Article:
Saturday, December 03, 2005

Ecclesiastical elitism

How did the Anglican Communion get to be in such a mess, anyway? This is, after, a denomination which, on paper, at least, has an evangelical creed. Indeed, it’s technically a Reformed denomination.

It if were to actually adhere to the 39 Articles it would be in pretty good shape. So what went wrong?

Ironically, the thing that attracts Paul Owen to the Anglican tradition is one if the main things that has taken it over the cliff.

Dr. Owen things that individualism is the ruination of the church. He wants something more conciliar, more Catholic, more authoritarian.

There’s a word for that: elitism. Now there are two related ways in which ecclesiastic elitism will kill a church over time.

1.To begin with, elites tend to be more liberal than the rank-and-file. They get swept up in the latest academic fad. They are prey to intellectual pride and the academic shame-culture. They take their cue for the secular opinion-makers. They lead lives more sheltered from the dire consequences of liberal social policies.

The whole dynamic is self-reinforcing. They live and move within their own elite subculture of life-minded elites who read the same writers and share the same lifestyle.

By contrast, church polities in which the clergy sit closer to the ground are more resistant to cultural alienation between the clerical class and the laity. They stay in touch with the rank-and-file because they are literally in constant contact with their flock, enjoy the same lifestyle, and so on.

2.In addition, a top-down polity is irreformable. Once the hierarchy is corrupted or secularized, there is no higher court of appeal. They are answerable to no one below them. And this lack of accountability is another self-reinforcing factor.

The Anglican tradition will survive this current crisis, and be better for it. This is a refining process. Realignment is under way.

But it will only survive in spite of its polity and ecclesiology. It will survive by casting off the shackles of apostolic succession. It will survive by holding fast to sola Scriptura. It will survive by embracing a nomadic ecclesiology (Heb 11), by living in a portable tent rather than a monolithic Temple (Acts 7). It will survive by being more Protestant and less Catholic. It will survive by following the example set by the Lutherans and Presbyterians and, yes, by the Baptists as well.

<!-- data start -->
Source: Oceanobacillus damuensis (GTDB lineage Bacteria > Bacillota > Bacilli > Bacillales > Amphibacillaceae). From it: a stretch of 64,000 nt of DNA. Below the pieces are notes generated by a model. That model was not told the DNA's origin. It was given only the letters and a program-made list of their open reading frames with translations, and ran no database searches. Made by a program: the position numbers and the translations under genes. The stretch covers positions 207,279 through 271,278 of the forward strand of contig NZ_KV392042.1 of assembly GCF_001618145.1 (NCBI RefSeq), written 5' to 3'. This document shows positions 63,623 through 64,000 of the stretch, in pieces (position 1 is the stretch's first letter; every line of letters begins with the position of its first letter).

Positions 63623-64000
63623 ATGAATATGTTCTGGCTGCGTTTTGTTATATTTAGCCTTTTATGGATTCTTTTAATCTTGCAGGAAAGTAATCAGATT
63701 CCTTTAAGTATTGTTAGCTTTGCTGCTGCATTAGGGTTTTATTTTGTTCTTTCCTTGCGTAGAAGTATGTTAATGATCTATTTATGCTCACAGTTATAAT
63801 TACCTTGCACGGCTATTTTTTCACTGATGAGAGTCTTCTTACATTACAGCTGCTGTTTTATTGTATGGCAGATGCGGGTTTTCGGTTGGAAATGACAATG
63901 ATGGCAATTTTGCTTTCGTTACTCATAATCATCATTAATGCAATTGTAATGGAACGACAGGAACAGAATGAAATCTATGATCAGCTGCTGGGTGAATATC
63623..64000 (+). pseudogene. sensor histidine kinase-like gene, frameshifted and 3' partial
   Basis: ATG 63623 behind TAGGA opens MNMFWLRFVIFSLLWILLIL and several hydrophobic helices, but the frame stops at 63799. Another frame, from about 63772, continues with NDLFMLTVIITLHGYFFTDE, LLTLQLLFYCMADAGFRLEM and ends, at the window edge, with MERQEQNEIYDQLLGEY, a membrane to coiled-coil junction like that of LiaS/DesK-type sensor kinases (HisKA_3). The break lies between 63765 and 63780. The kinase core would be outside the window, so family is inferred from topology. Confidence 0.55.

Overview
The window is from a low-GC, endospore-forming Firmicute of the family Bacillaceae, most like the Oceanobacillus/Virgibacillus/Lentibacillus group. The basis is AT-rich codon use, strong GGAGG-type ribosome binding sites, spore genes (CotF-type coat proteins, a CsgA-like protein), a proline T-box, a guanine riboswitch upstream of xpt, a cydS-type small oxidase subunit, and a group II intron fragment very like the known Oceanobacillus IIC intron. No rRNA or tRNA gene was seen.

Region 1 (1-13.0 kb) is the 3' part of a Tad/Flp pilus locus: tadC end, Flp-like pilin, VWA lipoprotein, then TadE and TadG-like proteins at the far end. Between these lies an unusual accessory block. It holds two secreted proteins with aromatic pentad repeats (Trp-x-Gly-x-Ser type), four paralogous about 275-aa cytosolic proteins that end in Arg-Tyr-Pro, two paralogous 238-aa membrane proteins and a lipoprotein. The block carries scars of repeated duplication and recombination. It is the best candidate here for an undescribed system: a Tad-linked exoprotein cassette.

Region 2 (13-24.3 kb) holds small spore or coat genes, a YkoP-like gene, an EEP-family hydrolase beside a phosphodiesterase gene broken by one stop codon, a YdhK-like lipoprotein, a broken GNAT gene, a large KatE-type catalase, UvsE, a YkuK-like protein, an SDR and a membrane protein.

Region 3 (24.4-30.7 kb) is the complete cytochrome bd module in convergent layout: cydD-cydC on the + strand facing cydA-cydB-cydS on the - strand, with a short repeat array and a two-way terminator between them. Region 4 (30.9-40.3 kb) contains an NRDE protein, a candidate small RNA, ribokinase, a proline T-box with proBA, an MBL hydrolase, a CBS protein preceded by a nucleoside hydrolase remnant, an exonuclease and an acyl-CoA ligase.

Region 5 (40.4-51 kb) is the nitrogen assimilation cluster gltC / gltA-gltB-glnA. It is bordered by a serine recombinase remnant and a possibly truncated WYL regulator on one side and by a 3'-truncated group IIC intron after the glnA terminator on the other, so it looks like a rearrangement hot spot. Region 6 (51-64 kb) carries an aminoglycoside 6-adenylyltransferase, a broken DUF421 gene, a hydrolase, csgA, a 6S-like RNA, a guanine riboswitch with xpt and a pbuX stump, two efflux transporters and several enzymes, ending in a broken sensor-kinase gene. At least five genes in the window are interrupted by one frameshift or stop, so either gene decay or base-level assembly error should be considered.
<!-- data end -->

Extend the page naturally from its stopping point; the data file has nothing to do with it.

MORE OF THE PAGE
1. Hi Steve,

    Out of curiosity, and if you don't mind saying of course (apologies if you do), I wonder what you're studying at RTS for your graduate degree?

    Also, perhaps along the same lines, what's your estimation of RTS or other Reformed seminaries as far as how they are currently training their pastors, missionaries, future professors, etc.? In particular, do you think that Reformed schools might perhaps be less prone toward elitism, since, at least to a layman like myself, it seems like the historic Reformed tradition itself largely rebels against much of that which makes for elitism -- things you mention like top-down polity, etc. -- but at the same time, again at least to an ordinary layman like me, it seems like the education itself is organized much like a typical, modern-day American university?

    Okay, cool, thanks.

  2. Steve,

    You make some good points, but there are examples where things work the opposite way.

    In Massachuesetts no doubt the hierachy of the Roman Catholic Church is liberal, but it is probably more conservative than the actual catholic. And being closer to the people hasn't helped the Northern Baptists and Congregationalists in New England.